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"A strengthening currency that is fundamentally strong over a reasonable period of time means...

"A strengthening currency that is fundamentally strong over a reasonable period of time means you’re probably doing things pretty well," says Scotiabank (BNS) CEO Rick Waugh. Companies struggling with a strong loonie “just have to do a bit better, which is good because that’s productivity." Indeed.
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  • bob adamson
    , contributor
    Comments (4558) | Send Message
     
    Rick Waugh has a point if he is saying that Canadian enterprises need to improve their production and marketing strategies. Relying on a low CAN$ exchange rate and preferred access to the US market afforded by NAFTA for too long was an excuse for not seeking markets in Europe, Asia and South America and not streamlining production and marketing or developing new or better products. Viewed more broadly, however, he does not give due regard to the cumulative effect of
    (a) the difficulties that Canadian producers experience when, as has been the case over the past three years, the CAN$ appreciates from around 65 cents USD to $1.04 USD, and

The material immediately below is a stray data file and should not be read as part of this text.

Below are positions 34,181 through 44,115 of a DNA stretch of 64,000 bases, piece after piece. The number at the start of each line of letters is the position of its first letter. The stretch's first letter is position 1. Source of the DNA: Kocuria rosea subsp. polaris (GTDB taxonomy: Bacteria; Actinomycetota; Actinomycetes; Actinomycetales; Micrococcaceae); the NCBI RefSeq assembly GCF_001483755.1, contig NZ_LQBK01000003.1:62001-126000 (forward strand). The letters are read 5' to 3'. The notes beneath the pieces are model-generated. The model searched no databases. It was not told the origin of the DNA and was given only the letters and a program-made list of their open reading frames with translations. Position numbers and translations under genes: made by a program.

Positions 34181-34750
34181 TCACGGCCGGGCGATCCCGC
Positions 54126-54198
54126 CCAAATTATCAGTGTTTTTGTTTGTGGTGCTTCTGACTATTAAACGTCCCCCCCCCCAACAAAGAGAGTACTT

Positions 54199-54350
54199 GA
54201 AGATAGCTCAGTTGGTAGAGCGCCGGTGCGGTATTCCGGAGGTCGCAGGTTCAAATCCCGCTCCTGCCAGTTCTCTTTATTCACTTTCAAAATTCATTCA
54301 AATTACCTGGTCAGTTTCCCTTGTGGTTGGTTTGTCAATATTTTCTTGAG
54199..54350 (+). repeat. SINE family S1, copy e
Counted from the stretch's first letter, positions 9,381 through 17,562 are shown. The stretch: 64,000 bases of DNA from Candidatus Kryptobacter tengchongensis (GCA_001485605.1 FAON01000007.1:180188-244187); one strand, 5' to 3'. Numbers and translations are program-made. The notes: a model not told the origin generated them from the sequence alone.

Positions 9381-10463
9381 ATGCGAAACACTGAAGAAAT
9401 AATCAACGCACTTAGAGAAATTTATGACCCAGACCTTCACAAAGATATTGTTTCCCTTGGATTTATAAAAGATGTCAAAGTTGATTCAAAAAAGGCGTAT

(b) the ‘Dutch Disease’ experienced by an economy with a very strong commodity production component.

     

    Let’s start with point (a) above. Given that about 30% of Canada’s GNP is foreign trade related (much of that being with the US), it is not difficult to appreciate the profit squeeze challenge this is presenting to the Canadian export oriented manufacturing sector. However, it isn’t only those manufacturers but also agricultural producers, the pulp and paper industry, film and TV production, the tourist industry, the automobile manufacturing industry (which is twice the size proportionate to the total economy in Canada as in the US), base and precious metal producers and petroleum producers (in short, a large range of economic sectors only some of which are mentioned) that are squeezed. Typically, all these manufacturers and producers (whether their market is primarily in Canada or abroad) pay their costs of production denominated in Canadian dollars but are paid for their products at international rates denominated in US dollars (whether they actually sell to the US or to other foreign buyers) and it follows that the rapid increase in the Canadian dollar has hit them all in the bottom line. Further, foreign competitors, including those in the US, do not face this squeeze but rather find selling their products in Canada or in competition with Canadian produced products increasingly profitable. Here is a chart showing the fluxuations in the CAN$ exchange rate in terms of the USD:

     

    static.seekingalpha.co...

     

    Turning to point (b) above, here is a good analysis of what the Dutch disease entails. It was written during the boom prior to 2007 but it applies equally today. Note that the remedies described are, at best, partial as they call for Canada to adjust as best it can to economic distortion rather than surmount such distortion.

     

    www2.parl.gc.ca/conten...
    5 Apr 2011, 10:06 PM Reply Like
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